FAQ
Try running vacuum on the table or the database. Here's an excerpt from the
man on vacuum:

Description

VACUUM serves two purposes in Postgres as both a means to reclaim storage
and also a means to collect information for the optimizer.

VACUUM opens every class in the database, cleans out records from rolled
back transactions, and updates statistics in the system
catalogs. The statistics maintained include the number of tuples and number
of pages stored in all classes.

VACUUM ANALYZE collects statistics representing the disbursion of the data
in each column. This information is valuable when several
query execution paths are possible.

Running VACUUM periodically will increase the speed of the database in
processing user queries.


Patrick C. Wolf
Test Manager
Aerojet
Socorro Plant



-----Original Message-----
From: Joe Slag
Sent: Friday, July 21, 2000 1:05 PM
To: pgsql-novice@postgresql.org
Subject: [NOVICE] dramatic slowdown in selects after
pg has been running for a while

I'm evaluating pg for use in my company, and have run into a
bit of a snag.

One of the tests I've been running is a loop of 10,000
"select *
from foo" statements from a perl program, where foo is:

Table "foo"
Attribute | Type | Modifier
-----------+---------+----------
bar | integer |
zag | text |

When I initially ran this test on my workstation (500 mhz
PIII, 128 meg
ram, debian 2.2 w/2.2.16 kernel) the whole process took
around
10 seconds. After getting results from my select test, I
did 10,000
updates (which took an average of 37 seconds), and then
deleted the rows I'd
updated (from psql).

Now, when I rerun the "select" test (against the same data
that was
there before the updates), it takes forever - results have
varied from 300-some seconds to over 700.

To make sure that the whole pg process wasn't screwed up, I
created another
similar table and ran my 10,000 select script against it -
and results are
back down to 10 seconds. So, it seems that somewhere in the
process of
running a bunch of updates to "foo" (and deleteing them)
things have
become screwed up.

What could be slowing selects against this table down, and
how would
I proceed to investigate the matter further? I've been
reading through
the pg docs, and haven't seen much performance monitoring
other than
"explain" (which says exactly the same thing about both the
fast and
slow tables). Is there a log somewhere, or a command that
would further
show me what's going on?

TIA

Joe Slag
Wagpaw, inc.

Search Discussions

  • Joe Slag at Jul 21, 2000 at 7:42 pm

    On Fri, Jul 21, 2000 at 12:36:35PM -0700, WOLF, PATRICK wrote:
    Try running vacuum on the table or the database. Here's an excerpt from the
    man on vacuum:
    [snip]
    Thanks to all who responded. I vacuumed out foo, and sure enough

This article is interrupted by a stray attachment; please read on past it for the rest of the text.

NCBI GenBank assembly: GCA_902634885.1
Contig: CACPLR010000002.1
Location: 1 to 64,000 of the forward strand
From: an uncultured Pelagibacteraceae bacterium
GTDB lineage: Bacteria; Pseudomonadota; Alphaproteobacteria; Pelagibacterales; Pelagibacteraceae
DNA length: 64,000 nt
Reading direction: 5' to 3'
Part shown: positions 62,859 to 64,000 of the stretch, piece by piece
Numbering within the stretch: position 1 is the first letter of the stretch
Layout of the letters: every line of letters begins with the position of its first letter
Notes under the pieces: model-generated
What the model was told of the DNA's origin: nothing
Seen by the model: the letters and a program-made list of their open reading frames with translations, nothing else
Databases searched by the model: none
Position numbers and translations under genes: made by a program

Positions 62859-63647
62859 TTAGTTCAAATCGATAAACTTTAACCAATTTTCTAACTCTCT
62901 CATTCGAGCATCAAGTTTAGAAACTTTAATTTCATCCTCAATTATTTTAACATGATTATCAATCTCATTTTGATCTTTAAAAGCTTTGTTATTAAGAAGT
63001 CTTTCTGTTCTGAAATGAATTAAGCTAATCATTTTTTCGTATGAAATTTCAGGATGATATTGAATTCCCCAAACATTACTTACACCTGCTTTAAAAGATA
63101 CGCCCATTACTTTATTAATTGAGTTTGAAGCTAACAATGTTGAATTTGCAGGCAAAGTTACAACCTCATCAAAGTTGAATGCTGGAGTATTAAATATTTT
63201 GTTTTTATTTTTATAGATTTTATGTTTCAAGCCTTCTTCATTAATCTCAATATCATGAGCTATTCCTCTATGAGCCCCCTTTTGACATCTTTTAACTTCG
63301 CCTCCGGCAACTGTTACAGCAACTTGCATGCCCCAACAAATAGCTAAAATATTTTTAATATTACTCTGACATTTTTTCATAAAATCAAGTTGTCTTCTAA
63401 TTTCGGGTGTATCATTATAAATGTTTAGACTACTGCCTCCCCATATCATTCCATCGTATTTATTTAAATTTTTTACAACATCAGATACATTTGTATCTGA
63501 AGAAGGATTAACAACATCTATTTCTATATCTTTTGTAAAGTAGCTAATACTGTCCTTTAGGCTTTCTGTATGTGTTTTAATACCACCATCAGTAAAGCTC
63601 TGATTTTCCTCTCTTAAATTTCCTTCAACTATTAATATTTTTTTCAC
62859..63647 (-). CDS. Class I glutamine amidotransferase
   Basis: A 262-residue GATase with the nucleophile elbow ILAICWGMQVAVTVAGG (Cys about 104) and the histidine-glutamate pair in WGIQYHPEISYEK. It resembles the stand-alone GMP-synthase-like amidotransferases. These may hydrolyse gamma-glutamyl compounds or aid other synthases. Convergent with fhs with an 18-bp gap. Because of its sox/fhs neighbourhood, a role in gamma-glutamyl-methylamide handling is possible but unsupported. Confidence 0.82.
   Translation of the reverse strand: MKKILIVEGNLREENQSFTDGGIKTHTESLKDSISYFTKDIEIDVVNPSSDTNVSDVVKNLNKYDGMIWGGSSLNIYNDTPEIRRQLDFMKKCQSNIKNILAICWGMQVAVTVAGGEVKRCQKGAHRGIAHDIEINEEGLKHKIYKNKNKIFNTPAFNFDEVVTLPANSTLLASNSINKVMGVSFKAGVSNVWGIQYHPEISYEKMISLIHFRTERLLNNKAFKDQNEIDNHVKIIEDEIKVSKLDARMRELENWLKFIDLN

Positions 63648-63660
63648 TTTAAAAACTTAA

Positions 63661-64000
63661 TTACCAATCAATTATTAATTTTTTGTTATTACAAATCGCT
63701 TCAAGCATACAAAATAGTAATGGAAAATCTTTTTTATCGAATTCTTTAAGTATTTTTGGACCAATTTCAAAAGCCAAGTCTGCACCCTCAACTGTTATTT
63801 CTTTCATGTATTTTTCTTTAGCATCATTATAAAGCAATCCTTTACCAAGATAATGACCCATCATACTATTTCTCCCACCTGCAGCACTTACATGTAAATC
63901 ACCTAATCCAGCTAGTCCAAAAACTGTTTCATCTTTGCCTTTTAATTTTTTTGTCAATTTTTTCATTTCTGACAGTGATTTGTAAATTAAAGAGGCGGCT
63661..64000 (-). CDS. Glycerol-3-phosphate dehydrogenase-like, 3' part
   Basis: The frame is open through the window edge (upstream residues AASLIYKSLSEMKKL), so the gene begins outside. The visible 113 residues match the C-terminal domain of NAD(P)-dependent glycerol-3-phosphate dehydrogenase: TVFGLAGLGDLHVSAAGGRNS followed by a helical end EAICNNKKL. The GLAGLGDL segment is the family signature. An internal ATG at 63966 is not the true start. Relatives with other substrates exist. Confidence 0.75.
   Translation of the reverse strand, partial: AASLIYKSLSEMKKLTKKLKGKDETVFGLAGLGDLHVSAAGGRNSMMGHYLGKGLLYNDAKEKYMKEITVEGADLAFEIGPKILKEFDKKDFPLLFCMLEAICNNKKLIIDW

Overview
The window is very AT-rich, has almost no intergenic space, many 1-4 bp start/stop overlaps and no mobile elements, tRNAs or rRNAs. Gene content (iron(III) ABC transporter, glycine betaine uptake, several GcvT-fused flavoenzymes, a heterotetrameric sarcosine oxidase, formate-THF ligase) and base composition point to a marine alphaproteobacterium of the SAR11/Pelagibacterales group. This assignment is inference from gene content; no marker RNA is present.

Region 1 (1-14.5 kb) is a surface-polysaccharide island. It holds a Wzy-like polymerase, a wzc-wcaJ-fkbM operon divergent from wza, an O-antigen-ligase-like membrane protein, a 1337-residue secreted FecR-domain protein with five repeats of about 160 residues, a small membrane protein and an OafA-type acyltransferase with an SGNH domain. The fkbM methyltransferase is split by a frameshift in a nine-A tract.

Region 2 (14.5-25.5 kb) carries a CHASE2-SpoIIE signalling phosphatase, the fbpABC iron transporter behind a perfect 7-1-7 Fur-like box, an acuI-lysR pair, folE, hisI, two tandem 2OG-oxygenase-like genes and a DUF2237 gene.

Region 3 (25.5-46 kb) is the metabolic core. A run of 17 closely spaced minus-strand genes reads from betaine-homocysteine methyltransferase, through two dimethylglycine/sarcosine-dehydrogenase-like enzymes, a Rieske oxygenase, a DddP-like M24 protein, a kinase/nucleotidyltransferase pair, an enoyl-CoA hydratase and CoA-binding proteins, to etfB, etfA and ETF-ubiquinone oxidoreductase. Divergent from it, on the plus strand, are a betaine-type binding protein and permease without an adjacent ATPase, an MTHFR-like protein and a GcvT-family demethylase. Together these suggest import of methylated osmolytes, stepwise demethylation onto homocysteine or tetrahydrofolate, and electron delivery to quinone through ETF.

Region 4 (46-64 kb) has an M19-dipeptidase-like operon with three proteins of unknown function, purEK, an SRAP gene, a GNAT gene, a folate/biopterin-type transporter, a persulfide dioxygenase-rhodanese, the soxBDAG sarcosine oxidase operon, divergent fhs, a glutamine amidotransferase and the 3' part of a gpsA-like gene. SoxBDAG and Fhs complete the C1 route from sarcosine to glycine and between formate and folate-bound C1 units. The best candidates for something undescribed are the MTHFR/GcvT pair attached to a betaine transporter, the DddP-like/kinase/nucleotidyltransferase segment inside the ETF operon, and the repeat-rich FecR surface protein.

the select time is down to 10 seconds again.

    I see in the docs the suggestion:

    We recommend that active production databases be VACUUMM-ed nightly

    Is this how people tend to do their vacuuming? Does anyone do programmatic
    vacuums instead of / in addition to a nightly run? Is vacuuming mainly
    necessary after big deletes, or are there other common situations
    requiring it?

    Joe Slag
    Wagpaw, Inc.
  • The Hermit Hacker at Jul 21, 2000 at 8:22 pm

    On Fri, 21 Jul 2000, Joe Slag wrote:
    On Fri, Jul 21, 2000 at 12:36:35PM -0700, WOLF, PATRICK wrote:
    Try running vacuum on the table or the database. Here's an excerpt from the
    man on vacuum:
    [snip]
    Thanks to all who responded. I vacuumed out foo, and sure enough
    the select time is down to 10 seconds again.

    I see in the docs the suggestion:

    We recommend that active production databases be VACUUMM-ed nightly

    Is this how people tend to do their vacuuming? Does anyone do programmatic
    vacuums instead of / in addition to a nightly run? Is vacuuming mainly
    necessary after big deletes, or are there other common situations
    requiring it?
    UPDATEs are a combination of 'INSERT new tuple/mark old as DELETEd', so
    for each UPDATE, you are adding one more tuple to the table but not
    removing anything. VACUUM removes that DELETEd tuple.
  • Anthony E . Greene at Jul 21, 2000 at 8:22 pm

    On 21 Jul 2000 21:42 Joe Slag wrote:
    I see in the docs the suggestion:

    We recommend that active production databases be VACUUMM-ed nightly

    Is this how people tend to do their vacuuming? Does anyone do
    programmatic
    vacuums instead of / in addition to a nightly run? Is vacuuming mainly
    necessary after big deletes, or are there other common situations
    requiring it?
    I run vacuum as part of a cron job each month. My databases are small and
    90% of the activity is SELECTs.

    --
    Anthony E. Greene <agreene@pobox.com> <http://www.pobox.com/~agreene/>
    PGP Key: 0x6C94239D/7B3D BD7D 7D91 1B44 BA26 C484 A42A 60DD 6C94 239D
    Linux. The choice of a GNU Generation. <http://www.linux.org/>
  • Andrew McMillan at Jul 21, 2000 at 10:05 pm

    Joe Slag wrote:

    I see in the docs the suggestion:

    We recommend that active production databases be VACUUMM-ed nightly

    Is this how people tend to do their vacuuming? Does anyone do programmatic
    vacuums instead of / in addition to a nightly run? Is vacuuming mainly
    necessary after big deletes, or are there other common situations